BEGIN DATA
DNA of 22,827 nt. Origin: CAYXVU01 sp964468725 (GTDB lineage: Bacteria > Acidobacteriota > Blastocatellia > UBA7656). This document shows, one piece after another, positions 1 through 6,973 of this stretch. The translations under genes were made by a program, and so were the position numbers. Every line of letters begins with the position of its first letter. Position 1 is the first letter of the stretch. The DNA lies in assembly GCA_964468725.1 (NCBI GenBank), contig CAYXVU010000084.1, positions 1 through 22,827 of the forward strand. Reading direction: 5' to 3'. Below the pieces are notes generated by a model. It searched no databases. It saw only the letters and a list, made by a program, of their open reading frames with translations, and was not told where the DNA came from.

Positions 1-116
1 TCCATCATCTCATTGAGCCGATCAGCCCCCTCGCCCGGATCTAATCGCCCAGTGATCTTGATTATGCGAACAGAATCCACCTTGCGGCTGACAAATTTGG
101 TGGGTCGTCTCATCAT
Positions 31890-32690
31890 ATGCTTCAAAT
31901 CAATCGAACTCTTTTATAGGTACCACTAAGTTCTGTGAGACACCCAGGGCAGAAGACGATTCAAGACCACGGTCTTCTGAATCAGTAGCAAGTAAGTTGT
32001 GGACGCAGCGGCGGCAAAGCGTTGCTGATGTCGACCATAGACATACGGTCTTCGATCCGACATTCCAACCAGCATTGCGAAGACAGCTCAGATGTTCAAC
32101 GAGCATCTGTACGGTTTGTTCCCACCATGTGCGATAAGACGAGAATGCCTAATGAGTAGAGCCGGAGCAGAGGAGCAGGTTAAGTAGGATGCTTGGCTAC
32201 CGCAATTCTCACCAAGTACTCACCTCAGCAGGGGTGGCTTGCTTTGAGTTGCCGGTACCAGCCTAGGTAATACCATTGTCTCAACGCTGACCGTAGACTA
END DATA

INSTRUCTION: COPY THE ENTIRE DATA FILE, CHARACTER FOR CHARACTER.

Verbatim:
DNA of 22,827 nt. Origin: CAYXVU01 sp964468725 (GTDB lineage: Bacteria > Acidobacteriota > Blastocatellia > UBA7656). This document shows, one piece after another, positions 1 through 6,973 of this stretch. The translations under genes were made by a program, and so were the position numbers. Every line of letters begins with the position of its first letter. Position 1 is the first letter of the stretch. The DNA lies in assembly GCA_964468725.1 (NCBI GenBank), contig CAYXVU010000084.1, positions 1 through 22,827 of the forward strand. Reading direction: 5' to 3'. Below the pieces are notes generated by a model. It searched no databases. It saw only the letters and a list, made by a program, of their open reading frames with translations, and was not told where the DNA came from.

Positions 1-116
1 TCCATCATCTCATTGAGCCGATCAGCCCCCTCGCCCGGATCTAATCGCCCAGTGATCTTGATTATGCGAACAGAATCCACCTTGCGGCTGACAAATTTGG
101 TGGGTCGTCTCATCAT
Positions 31890-32690
31890 ATGCTTCAAAT
31901 CAATCGAACTCTTTTATAGGTACCACTAAGTTCTGTGAGACACCCAGGGCAGAAGACGATTCAAGACCACGGTCTTCTGAATCAGTAGCAAGTAAGTTGT
32001 GGACGCAGCGGCGGCAAAGCGTTGCTGATGTCGACCATAGACATACGGTCTTCGATCCGACATTCCAACCAGCATTGCGAAGACAGCTCAGATGTTCAAC
32101 GAGCATCTGTACGGTTTGTTCCCACCATGTGCGATAAGACGAGAATGCCTAATGAGTAGAGCCGGAGCAGAGGAGCAGGTTAAGTAGGATGCTTGGCTAC
32201 CGCAATTCTCACCAAGTACTCACCTCAGCAGGGGTGGCTTGCTTTGAGTTGCCGGTACCAGCCTAGGTAATACCATTGTCTCAACGCTGACCGTAGACTA